An accident in which 26 people died last week in Guerrero has helped revive the debate over the safety of semi-tractors pulling two trailers.
A semi carrying gasoline collided head on with a bus carrying tourists last Thursday on the Siglo 21 freeway near Lázaro Cárdenas, Michoacán.
And while investigators have concluded that the driver of the bus, who was killed along with the driver of the semi, was at fault, there are many other cases in which double-trailer semis can be blamed for fatal accidents, says a man who wants to see them banned.
Héctor Gandini, who lost a son in an accident last July after a semi’s second trailer slammed into the car in which they were traveling, claims 4,000 people have died in Mexico in the last four years in double-trailer accidents.
On average, he says there are 1,600 such accidents every year.
Gandini’s goal is to have the trucks banned from Mexico’s highways by the time President Enrique Peña Nieto’s term runs out next year. To support his argument against them he cites a study by the Association of Transport Engineering that a double-semi is 32 times more dangerous than a single.
The reasons? There’s a seven-second delay in the brakes being applied on the second trailer, there are multiple blind spots for the driver and the trailers themselves are used cast-offs from the United States, Gandini says.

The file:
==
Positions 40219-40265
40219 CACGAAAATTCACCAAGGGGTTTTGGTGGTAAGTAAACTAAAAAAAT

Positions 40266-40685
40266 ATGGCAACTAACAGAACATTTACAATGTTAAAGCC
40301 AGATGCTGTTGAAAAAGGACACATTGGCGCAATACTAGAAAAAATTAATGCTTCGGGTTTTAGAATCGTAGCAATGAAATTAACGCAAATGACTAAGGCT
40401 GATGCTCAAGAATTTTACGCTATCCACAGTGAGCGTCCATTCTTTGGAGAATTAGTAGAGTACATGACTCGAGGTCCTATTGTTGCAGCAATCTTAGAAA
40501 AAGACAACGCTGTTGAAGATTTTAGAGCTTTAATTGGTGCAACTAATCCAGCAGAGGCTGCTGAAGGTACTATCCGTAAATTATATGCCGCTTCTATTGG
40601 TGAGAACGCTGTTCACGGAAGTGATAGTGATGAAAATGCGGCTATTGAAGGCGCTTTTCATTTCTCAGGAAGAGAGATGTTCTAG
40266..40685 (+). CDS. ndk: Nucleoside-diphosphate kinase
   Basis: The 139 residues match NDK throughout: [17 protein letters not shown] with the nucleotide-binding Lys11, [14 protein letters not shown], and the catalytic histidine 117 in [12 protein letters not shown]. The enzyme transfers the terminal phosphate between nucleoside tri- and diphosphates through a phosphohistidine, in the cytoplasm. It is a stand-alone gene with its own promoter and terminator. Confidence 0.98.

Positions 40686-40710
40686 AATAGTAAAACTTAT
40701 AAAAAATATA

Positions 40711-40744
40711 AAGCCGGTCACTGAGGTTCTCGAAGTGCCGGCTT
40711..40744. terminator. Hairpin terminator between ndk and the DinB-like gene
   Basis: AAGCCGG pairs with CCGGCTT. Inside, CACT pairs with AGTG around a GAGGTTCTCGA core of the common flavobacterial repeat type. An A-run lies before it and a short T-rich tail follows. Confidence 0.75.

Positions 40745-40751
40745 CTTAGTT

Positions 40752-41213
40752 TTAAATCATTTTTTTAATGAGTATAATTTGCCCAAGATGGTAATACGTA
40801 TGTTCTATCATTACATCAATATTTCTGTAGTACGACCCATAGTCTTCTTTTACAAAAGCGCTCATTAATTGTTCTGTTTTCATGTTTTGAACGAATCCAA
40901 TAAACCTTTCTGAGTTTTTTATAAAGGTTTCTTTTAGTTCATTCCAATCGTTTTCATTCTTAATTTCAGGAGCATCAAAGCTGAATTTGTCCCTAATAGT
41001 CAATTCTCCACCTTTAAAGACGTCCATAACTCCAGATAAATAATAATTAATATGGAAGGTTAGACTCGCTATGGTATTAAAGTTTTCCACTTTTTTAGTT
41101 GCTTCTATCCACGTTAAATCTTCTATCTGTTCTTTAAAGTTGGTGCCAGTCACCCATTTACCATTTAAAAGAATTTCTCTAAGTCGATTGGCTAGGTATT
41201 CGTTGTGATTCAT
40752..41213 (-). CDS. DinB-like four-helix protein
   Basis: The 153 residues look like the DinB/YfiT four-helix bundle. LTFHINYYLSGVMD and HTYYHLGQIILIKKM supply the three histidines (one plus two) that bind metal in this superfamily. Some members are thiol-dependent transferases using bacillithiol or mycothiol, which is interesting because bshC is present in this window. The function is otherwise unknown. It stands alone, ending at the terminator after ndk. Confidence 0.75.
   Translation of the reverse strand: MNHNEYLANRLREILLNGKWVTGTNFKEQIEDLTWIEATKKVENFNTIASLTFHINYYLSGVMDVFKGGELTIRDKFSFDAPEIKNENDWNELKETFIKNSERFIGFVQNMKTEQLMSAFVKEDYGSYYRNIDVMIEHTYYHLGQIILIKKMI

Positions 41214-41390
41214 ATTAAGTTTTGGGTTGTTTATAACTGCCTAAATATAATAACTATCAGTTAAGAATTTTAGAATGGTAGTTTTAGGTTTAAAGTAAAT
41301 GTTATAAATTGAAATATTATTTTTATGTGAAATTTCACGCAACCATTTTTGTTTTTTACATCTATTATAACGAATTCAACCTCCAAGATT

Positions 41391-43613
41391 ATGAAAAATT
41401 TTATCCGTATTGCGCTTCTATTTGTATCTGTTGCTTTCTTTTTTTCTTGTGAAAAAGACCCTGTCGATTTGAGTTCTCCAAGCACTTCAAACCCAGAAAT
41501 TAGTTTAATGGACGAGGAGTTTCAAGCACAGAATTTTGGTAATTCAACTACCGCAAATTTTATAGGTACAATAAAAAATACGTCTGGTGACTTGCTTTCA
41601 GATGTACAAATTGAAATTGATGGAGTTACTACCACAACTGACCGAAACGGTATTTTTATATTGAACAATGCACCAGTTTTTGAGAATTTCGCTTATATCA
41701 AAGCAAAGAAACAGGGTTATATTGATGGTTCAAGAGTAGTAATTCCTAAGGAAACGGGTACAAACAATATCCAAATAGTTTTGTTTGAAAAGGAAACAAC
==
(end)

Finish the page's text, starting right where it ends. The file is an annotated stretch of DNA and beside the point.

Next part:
He also points to lax regulations and enforcement and claims that pressure by business interests keeps the former to a minimum.
But as far as a representative of the trucking industry is concerned, double-semis are involved in fewer accidents. Leonardo Gómez, director general of the National Private Transport Association, said in an interview on Milenio Televisión that single-trailer trucks are involved in 12.6% of highway accidents and double-semis in just 2.7%.
Take away the double-trailers, he said, and there would be more truck traffic as a result. Gómez referred to a study by the Organization for Economic Cooperation and Development which found that that the double-semi is the best configuration, being safer, less harmful to infrastructure and the most environmentally friendly.
In response, Gandini charges that the accident figures have been falsified.
The president of the trucking firm Intermex blames accidents on regulations that have been poorly implemented and poorly enforced. Authorities fail to efficiently supervise, implement and punish according to transportation regulations, says Guillermo Berriochoa López.
Source: Milenio (sp)